The National Idling Reduction Network brings together trucking and transit companies; railroads; ports; equipment manufacturers; Federal, state, and local government agencies (including regulators); nonprofit organizations; and national research laboratories to identify consistent, workable solutions to vehicle idling for the entire United States. Below is the most recent issue; the archives are available on the Archives page.
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April 2016 National Idling Reduction Network News: From the Editor
Are No-Idling Transit Buses in Your Future?
One reader recently suggested that we feature more coverage in the National Idling Reduction News Network (NIRNN) of hybrid/electric transit bus features that reduce idling. While NIRNN has published a few recent articles on idling reduction in transit, below highlights how new technology has improved the operation of bus fleets for both the fleet owners and the passengers.
In the November 2015 issue of this newsletter, we talked about how some passenger cars are now equipped with start-stop technology. That technology is also available for hybrid transit buses. When buses so equipped* come to a stop, the engine cuts off, and the main traction battery powers the bus’s necessary functions, such as HVAC, compressed air, engine cooling, power steering, and lighting, without interruption. For these buses, excessive idling at bus stops isn't a problem. Electric buses of course have no internal combustion engine at all. For commuters using public transportation, this is game-changing. Even for people who drive their own vehicles, getting stuck behind a transit bus belching black smoke or emitting noxious fumes is no picnic.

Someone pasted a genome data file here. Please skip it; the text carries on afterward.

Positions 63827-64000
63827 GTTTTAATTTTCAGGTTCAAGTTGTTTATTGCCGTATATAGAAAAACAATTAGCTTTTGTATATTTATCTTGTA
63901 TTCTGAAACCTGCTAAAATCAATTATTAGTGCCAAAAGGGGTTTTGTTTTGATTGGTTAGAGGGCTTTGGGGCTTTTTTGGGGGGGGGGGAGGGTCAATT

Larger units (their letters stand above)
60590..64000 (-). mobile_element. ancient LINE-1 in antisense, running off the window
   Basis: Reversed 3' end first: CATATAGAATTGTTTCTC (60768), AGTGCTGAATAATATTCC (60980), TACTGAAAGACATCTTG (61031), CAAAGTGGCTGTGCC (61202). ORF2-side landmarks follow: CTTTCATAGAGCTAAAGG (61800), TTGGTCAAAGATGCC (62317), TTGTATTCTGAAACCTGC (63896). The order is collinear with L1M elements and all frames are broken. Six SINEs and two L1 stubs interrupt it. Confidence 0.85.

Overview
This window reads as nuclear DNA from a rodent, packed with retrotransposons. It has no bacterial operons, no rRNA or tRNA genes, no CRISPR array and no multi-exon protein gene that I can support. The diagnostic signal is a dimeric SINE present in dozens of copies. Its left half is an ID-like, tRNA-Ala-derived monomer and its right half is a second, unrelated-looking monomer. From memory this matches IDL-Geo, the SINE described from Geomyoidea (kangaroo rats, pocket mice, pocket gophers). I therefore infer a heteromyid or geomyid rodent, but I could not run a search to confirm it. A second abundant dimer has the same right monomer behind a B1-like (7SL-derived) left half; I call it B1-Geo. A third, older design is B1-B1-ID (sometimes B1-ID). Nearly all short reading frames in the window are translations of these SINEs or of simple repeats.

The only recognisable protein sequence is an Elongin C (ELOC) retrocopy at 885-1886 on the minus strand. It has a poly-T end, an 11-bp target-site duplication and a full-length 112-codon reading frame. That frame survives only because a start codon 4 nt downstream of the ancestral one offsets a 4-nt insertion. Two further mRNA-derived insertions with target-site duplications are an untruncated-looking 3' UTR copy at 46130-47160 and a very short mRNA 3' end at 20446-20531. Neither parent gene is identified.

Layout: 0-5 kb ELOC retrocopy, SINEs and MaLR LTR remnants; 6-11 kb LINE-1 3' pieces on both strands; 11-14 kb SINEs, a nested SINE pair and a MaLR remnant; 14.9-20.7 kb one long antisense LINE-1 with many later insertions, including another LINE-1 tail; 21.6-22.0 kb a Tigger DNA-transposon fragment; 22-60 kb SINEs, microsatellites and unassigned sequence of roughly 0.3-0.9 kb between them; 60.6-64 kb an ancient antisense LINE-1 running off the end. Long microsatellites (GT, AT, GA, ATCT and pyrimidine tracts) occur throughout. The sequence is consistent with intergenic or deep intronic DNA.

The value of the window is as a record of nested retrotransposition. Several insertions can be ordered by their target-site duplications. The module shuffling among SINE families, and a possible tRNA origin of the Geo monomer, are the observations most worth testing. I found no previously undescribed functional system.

The Federal Transit Administration (FTA), an agency of the U.S. Department of Transportation (DOT), provides significant support to transit agencies around the country. Up to 80% of the cost of transit buses comes from FTA. The agency also conducts R&D on bus systems to support the development of more energy-efficient and lower-emission buses.
One FTA program of special interest to us is the Low or No Emission Vehicle Deployment (LoNo) program, which deploys the cleanest and most energy-efficient U.S.-made transit buses that have been largely proven in testing and demonstrations but are not yet widely deployed in transit fleets. The LoNo Program provides funding for transit agencies for capital acquisitions and leases of zero-emission and low-emission transit buses, including acquisition, construction, and leasing of required supporting facilities such as recharging, refueling, and maintenance facilities.
A Notice of Funding Opportunity for this year's funding cycle is now open and closes on May 13, 2016. For FY 2016, $55 million in funding is available. To see recently funded LoNo projects, see the Awards and Recognition section of this month's newsletter.
Proterra, a developer of all-electric buses, just announced that it is to receive funding for the majority of the vehicles awarded by the FY 2015 LoNo program. The LoNo grant winners will use their funds to purchase 33 Proterra Catalyst® buses, bringing the company's total number of orders to 155 vehicles from 16 transit agencies across the United States.
Seattle's King County Metro received BAE System's 6,000th hybrid system with its recent order of New Flyer buses, all equipped with a HybriDrive Series-E system that has no-idle, auto start/stop technology and electric accessories. BAE Systems states that nearly 100% of its U.S. sales are equipped with electric accessories and anti-idle start/stop technology. Seattle now has 356 HybriDrive systems in its transit fleet and boasts of having one of the greenest U.S. fleets. The transit system is expected to achieve its goal of an all-electric and hybrid fleet by 2018.
As the LoNo hybrid and electric transit demonstration projects prove the buses' reliability, transit agencies will deploy more of them in their fleets. Lower emissions—or none at all—will enable transit agencies to use less fuel, more easily meet air quality standards, and perhaps even increase ridership.